Ever since the KTM Duke 200 came into the picture, the rules of performance motorcycling in India have been re-written. Thanks to the oodles of performance and style it packs in an accessible and affordable package, the Duke 200 became an instant hit. Now, Italian-cum-Chinese brand Benelli wants to grab its share of enthusiasm generated by the Duke 200 in the quarter liter segment.
Along with the TNT 300 with which it is marking its foray into the Indian market, Benelli will also launch the TNT 25 at a later stage in India. Based on the TNT 300, the TNT 25 carries a lot of essence of the former, but in a scaled down package. The motorcycle promises to be one pocket rocket, which not only intends to establish Benelli in the mass market segment, but also aims to become the first proper competitor to the Duke 200. Will the TNT 25 be able to conquer its tall aspirations? Here’s a quick review of Benelli’s most affordable motorcycle internationally - TNT 25
Click past jump to learn more about the Benelli TNT 25
As said before, the TNT 25 will be based on the TNT 300. But that doesn’t mean that the former will be a complete replica of the latter in terms of aesthetics - something which is in the case of Duke 200 and Duke 390. There are a lot of noticeable changes, which draw a substantial line between the TNT 25 and TNT 300.
The front headlamp on the TNT 25, however, is shared by the TNT 300, which though being large and functional looks like a plain-jane face. The main headlamp is assisted with a pilot lamp below it and a small tinted visor below it, which completes the front fascia of the TNT 25.
On moving sideways, changes between the TNT 25 and TNT 300 start becoming prominent, with the curvaceous fuel tank of the latter being replaced by a rakish and angular fuel tank. The design, though, strongly reminds you of that of the Duke 200. The large belly pan below the engine and a mildly exposed red trellis frame further accentuates the hooligan appeal of the TNT 25.
Unlike the stubby exhaust can of the TNT 300, the exhaust pipe on the TNT 25 is a longer unit. The rear side body panels too are a bit different, which make the bike look shorter and more muscular than the TNT 300 from rear. At the back, there exists a small LED tail lamp which has been shared from the TNT 300 again.
One more component which has been shared between both the bikes is the instrument console, which has a simple yet comprehensive approach in its design. The console includes an LCD screen which displays digital readouts for speedometer, fuel gauge, odometer, two trip meters and a clock, which is then further assisted with an analof tachometer. The basic tell tale lamps are positioned on the left hand side of the console.
Overall, the TNT 25 manages to appear as a best of both worlds, carrying both the aggressive as well as understated design language together effectively - something which will definitely appeal to mature set of motorcyclists.
Unlike the twin-cylinder 302cc engine on the TNT 300, Benelli has equipped the TNT 25 with a lesser powerful liquid-cooled, single cylinder 251cc engine. But losing out on one cylinder doesn’t make the TNT 25 any lesser animal-ish, the engine is healthy enough to pump out 24.5 bhp of power and 21 Nm of torque.
The engine is coupled to a six-speed gearbox with shorter throws for instantaneous acceleration. Tipping the weighing scales at 150 kgs, the TNT 25 promises to deliver some impressive performance numbers on the go.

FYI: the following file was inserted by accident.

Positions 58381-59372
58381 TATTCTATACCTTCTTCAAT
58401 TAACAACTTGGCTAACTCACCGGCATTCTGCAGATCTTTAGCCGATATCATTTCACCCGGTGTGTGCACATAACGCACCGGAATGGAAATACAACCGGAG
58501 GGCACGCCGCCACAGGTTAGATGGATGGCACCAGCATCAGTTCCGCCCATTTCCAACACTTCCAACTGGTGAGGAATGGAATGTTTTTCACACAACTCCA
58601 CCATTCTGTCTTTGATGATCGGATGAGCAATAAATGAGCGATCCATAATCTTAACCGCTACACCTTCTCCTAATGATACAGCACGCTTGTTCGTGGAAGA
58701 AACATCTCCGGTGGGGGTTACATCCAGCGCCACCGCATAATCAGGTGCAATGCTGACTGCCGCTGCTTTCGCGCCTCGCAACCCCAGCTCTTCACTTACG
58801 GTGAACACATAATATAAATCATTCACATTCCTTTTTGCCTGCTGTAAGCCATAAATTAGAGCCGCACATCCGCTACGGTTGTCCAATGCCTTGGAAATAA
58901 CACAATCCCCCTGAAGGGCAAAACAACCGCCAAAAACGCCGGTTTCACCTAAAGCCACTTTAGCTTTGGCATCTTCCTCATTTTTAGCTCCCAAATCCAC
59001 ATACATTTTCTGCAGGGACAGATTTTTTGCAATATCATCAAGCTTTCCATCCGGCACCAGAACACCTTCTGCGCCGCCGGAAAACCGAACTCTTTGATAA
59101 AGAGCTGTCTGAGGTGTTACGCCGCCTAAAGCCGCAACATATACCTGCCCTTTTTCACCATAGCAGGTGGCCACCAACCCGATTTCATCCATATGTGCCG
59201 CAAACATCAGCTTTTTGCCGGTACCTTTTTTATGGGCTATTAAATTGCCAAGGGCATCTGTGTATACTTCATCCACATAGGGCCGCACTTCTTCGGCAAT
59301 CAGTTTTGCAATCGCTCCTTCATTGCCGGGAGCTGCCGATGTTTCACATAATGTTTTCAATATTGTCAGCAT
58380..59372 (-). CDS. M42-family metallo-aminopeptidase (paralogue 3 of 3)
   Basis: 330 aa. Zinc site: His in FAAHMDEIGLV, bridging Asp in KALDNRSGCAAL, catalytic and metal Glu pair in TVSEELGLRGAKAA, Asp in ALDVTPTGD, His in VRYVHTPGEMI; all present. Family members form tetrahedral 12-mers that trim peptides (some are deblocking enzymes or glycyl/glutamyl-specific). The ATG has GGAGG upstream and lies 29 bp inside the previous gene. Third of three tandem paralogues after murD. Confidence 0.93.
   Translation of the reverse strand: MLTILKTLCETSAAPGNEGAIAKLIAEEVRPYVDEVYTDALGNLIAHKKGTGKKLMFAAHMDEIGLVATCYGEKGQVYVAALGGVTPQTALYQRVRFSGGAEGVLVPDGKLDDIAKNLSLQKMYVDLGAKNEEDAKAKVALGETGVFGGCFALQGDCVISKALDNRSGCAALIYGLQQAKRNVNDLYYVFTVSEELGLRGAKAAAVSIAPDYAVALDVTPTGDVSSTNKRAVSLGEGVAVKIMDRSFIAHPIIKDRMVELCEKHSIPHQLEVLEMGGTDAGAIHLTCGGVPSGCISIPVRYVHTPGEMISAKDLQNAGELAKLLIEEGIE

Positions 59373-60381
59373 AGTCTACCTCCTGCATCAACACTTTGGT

It’s not only the department of engine which has gone under scrutiny for the development of TNT 25 on the lines of TNT 300. The suspension and brakes too have been toned down to keep the costs in check. Though the front inverted telescopic forks have been retained, the side-mounted rear monoshock of the TNT 300 has been replaced with a conventional center mounted monoshock at the rear.
In the case of brakes too, instead of getting twin discs at front like the TNT 300, the TNT 25 gets a single disc at front, while the rear continues to get a single disc brake. The 17-inch alloy wheels too get a lower profile rubber as compared to that of the TNT 300.
The TNT 25 will be the first motorcycle which Benelli will be producing at a later stage in 2015. Given its local assembly in India through the CKD route with the parts sourced from China, the TNT 25 is expected to get a price tag in the range of Rs. 1.6-1.8 lakh. The motorcycle will be launched only in one variant sans the ABS.
As mentioned above, the most evident competitor which will make the going for Benelli TNT 25 tougher and uneasy is KTM’s Duke 200. Both these motorcycles seem to mirror each other on a number of fronts, though differ on lot aspects. Where the Duke 200 intends to be outrageous, the TNT 25 manages to stay in the safe zone of delivering a subtle feel with enough amount of adrenaline when needed.
The performance outputs of both the motorcycles are somewhat similar, delivering nearly identical power and torque outputs. The Duke 200 scores on the aspects of instantaneous performance and hardware, but only marginally. And where the TNT 25 edges out the Duke 200 by a wafer thin margin is the comfort level owing to its lesser stiff suspension, which thus enables the bike to be a more comfortable machine on a daily usage basis.
The Benelli TNT 25 is one perfect recipe in the quarter liter streetfighter segment. It looks the part, the hardware justifies the bike of this persona and delivers a more real-world performance with a perfect balance of power and comfort. It may not have the frenzy appeal of the Duke 200, but that’s what makes it special and more tractable. It may be the lowest priced model of Benelli in India, but in terms of sheer fun factor, it is no short of its stablemates as well as competitors.